Williams/Blum Pod: It's time to start talking the next round of TV contracts

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istater7

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ESPN+ doesn’t suck because of poor connectivity problems. It sucks because the platform is difficult to navigate and unreliable. Trying to chrome cast from my phone to my tv has been a huge pain. Plus it’s one more app you need to have. If I could add it as part of my YouTube TV package, now you have something...but switching between all the different apps to watch one particular thing is becoming a pain. I won’t be surprised if the streaming service world comes crashing down quicker than anyone thinks because of the eventual inconvenience there becomes to watch what you want to watch. Before we know it things will become consolidated again and setups go back to being similar to the cable/satellite model.
 

BryceC

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ESPN+ doesn’t suck because of poor connectivity problems. It sucks because the platform is difficult to navigate and unreliable. Trying to chrome cast from my phone to my tv has been a huge pain. Plus it’s one more app you need to have. If I could add it as part of my YouTube TV package, now you have something...but switching between all the different apps to watch one particular thing is becoming a pain. I won’t be surprised if the streaming service world comes crashing down quicker than anyone thinks because of the eventual inconvenience there becomes to watch what you want to watch. Before we know it things will become consolidated again and setups go back to being similar to the cable/satellite model.
100%. I think people don't realize how little they'll miss things when they drop them. I dropped Netflix for like 18 months and I never thought about it. I have Disney+ because my kids watch it all the time, and Hulu because of the package with ESPN+, but I never watch it. Again if the Big 12 would sign an exclusive deal with ESPN and I could stream everything on ESPN+ for 25 bucks that'd be the only service I had.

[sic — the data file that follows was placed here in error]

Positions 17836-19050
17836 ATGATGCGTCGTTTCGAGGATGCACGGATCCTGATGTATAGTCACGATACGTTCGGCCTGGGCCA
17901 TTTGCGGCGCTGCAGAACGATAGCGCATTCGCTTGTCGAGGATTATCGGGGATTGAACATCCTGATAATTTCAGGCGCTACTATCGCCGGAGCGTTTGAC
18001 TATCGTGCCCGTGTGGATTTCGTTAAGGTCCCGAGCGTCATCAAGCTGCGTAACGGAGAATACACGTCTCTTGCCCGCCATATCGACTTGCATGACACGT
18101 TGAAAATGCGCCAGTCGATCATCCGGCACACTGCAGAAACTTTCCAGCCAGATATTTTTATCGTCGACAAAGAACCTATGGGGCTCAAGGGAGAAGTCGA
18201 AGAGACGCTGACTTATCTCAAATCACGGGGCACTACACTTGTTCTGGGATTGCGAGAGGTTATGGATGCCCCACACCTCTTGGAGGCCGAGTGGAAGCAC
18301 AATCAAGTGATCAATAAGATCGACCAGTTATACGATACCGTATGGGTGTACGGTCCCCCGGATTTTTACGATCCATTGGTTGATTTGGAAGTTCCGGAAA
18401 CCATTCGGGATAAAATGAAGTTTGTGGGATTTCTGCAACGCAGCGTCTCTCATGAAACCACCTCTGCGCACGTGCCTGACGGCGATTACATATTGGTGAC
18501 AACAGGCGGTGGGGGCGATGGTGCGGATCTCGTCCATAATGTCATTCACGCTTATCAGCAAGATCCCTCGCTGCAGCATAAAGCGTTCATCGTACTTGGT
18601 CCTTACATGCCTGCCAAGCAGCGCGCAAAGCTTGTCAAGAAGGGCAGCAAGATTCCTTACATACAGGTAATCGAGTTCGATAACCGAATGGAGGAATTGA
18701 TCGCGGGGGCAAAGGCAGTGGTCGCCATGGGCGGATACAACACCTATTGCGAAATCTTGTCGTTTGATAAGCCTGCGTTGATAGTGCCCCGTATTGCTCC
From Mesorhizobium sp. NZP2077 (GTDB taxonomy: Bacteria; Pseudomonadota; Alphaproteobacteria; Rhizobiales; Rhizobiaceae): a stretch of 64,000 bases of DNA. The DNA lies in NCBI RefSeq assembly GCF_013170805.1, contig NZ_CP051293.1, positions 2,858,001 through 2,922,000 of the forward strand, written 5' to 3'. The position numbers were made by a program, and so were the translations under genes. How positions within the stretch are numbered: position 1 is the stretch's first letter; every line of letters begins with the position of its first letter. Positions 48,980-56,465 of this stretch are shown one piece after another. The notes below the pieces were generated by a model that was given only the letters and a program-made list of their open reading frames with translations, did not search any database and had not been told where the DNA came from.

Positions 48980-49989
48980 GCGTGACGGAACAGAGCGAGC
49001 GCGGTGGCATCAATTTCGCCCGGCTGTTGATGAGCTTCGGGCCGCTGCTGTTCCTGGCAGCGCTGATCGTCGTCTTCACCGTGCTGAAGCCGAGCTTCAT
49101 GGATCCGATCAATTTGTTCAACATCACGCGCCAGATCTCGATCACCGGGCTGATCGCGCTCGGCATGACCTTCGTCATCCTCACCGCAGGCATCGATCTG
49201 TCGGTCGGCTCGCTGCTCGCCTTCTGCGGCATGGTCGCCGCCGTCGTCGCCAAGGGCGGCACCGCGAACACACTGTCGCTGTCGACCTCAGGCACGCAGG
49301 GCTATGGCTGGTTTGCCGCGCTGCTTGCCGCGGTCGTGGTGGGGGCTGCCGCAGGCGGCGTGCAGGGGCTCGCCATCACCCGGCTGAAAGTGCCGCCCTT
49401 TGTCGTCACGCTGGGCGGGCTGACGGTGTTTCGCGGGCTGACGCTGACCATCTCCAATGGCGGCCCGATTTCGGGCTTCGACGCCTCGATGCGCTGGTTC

JRE1975

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True and good points. That said though, not having any actual inside knowledge or ties to the industry, I just don't see it.

Google is the largest advertiser, but they are not in the business of selling live TV advertisements. Their biggest revenue is from placing online ads which is a massive business of course, but significantly different from ads on live TV. In Youtube, they do serve ads on videos, but again it's totally different.

Now if you look at YoutubeTV, in that case they are not involved in the advertisement portion of it. They are buying the rights to broadcast TV networks which have already done the business of advertising. So in that case they are not doing any advertisement. Basically, they are serving in the role of Mediacom.

So if you look at Google, Amazon, Facebook, etc they do have experience in the broad category of advertisement and they have the capabilities of putting out a quality video stream to people. But they don't have the experience and knowledge to understand how it works packaging in those ads as part of the video feed. It's sort of like this - when Amazon started becoming what it is today - the world's biggest online retailer, and when it started taking huge bites out of the brick and mortar stores, those stores tried to fight back. They have decades of experience selling products to consumers. They'd even had their own online stores up and running for years. But they couldn't take on Amazon. They kept losing business, because they just didn't understand that secret sauce Amazon had learned, how to make money selling big box store type items in an online environment. It took years, but Walmart seems to have caught up a bit with their online presence. But they weren't able to just step in and become a competitor right away even though you would think they should. The same applies here - these tech companies do have tons of relevant experience but they haven't done it yet themselves. I think they can get there, but they're not there yet. That's why I say this round they'll go for the smaller contracts to figure it out and then swing for the fences next time around if it works.